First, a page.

How Much Are Your Customers Really Willing To Spend?

Posted: March 10, 2013 in Between A Rock And A Hardscape

If you have ever read a book about sales or taken any formal sales training, you will have undoubtedly learned that one of the keys to successfully bringing a new customer aboard is to establish early their budget for the project.

It makes sense, doesn’t it? Find out right away how much the client is willing to spend so you can keep the project within their budget.

Don’t do it. Leave the budget conversation for the meeting when you present your design.

I know what you’re saying; “That’s ridiculous. I don’t want to spend all that time working with a client and putting together a design just to find out that they can’t afford it.”

I agree. It would be frustrating. But so is doing a $25,000 project for a client who would have spent $40,000 if you had given them an outdoor retreat rather than just a backyard reno.

The problem with establishing a budget early in your meetings with your client is you are going to be limited by it during the design process. Work on determining the customers vision and dreams for their backyard/driveway. Suggest adding a grill island, borders, pergola, seating wall and fire pit. They will tell you what is important to them. Use those features to establish the price for the project, not the random number that the client pulls out of the air when you ask them “How much do you want to spend?”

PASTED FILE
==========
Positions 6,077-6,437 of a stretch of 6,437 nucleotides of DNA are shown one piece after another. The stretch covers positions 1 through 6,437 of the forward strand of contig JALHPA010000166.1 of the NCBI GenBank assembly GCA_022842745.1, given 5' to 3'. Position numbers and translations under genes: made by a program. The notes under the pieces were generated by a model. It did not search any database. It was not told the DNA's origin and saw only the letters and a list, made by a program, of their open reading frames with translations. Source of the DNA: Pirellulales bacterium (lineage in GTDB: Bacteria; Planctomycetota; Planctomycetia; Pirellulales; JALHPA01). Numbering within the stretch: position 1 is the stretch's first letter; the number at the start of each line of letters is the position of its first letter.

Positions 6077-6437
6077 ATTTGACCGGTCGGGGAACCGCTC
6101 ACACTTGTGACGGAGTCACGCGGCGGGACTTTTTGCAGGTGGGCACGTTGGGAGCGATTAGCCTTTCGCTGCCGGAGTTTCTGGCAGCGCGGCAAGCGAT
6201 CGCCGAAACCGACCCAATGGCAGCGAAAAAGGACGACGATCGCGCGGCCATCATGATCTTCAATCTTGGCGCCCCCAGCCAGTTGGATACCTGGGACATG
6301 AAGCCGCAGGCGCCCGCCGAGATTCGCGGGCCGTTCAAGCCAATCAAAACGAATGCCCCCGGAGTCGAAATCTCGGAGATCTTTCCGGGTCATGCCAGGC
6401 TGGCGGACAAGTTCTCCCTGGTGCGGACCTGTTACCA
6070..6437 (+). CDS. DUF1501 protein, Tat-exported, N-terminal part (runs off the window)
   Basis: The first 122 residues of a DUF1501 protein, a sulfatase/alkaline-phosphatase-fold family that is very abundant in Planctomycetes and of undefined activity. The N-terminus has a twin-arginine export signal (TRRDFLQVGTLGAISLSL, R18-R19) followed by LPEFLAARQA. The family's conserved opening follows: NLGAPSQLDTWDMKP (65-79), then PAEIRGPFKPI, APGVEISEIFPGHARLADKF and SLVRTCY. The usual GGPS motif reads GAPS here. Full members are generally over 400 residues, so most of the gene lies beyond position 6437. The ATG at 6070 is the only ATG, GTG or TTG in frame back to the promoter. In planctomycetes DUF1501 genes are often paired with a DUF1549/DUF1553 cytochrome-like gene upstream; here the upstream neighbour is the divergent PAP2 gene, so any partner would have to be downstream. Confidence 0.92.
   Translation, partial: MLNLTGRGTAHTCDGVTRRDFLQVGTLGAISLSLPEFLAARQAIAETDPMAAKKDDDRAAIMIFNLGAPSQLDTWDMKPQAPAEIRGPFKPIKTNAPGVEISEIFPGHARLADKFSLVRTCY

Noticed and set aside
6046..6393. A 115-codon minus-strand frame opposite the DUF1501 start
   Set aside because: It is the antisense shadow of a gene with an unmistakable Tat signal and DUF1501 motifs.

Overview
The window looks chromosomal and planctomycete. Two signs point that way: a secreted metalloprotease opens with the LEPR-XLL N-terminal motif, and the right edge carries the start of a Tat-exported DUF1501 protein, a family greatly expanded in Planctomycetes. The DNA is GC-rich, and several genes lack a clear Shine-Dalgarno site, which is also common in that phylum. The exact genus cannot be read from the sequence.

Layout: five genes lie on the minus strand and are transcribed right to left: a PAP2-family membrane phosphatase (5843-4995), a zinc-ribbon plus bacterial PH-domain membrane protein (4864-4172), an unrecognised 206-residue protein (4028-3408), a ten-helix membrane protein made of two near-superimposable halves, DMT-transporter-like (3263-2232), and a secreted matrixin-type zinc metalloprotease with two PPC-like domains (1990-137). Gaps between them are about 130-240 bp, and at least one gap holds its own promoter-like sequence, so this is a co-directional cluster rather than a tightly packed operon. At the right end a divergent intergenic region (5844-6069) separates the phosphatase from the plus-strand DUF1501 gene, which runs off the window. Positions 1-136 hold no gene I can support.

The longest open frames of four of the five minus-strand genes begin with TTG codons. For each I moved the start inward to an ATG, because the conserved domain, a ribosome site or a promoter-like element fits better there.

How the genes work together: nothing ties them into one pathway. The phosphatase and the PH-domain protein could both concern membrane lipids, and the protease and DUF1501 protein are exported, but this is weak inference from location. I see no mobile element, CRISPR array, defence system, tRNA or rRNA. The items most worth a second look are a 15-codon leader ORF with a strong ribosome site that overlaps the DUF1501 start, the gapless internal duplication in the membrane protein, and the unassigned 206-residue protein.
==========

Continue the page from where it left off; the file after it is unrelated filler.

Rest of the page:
Still worried that your design will be too expensive?

Okay. Is $5 for a cup of coffee expensive? To some people it is. But ask someone who spends $50 a week on fancy coffees at Starbucks. They want the Venti Carmel Machiatto and have no problem paying for it. People will spend more than they expect if they they are getting more than they expect. It’s their hard earned money so let them spend it having you build them the backyard retreat that they will be proud to show off to their friends and family (or as I like to call them, referrals!).

There is a ceiling for every customer when it comes to their budget but don’t sell yourself and your projects short. Your customers are willing to spend more for their dreams when you design with their desires in mind. Not their budget.


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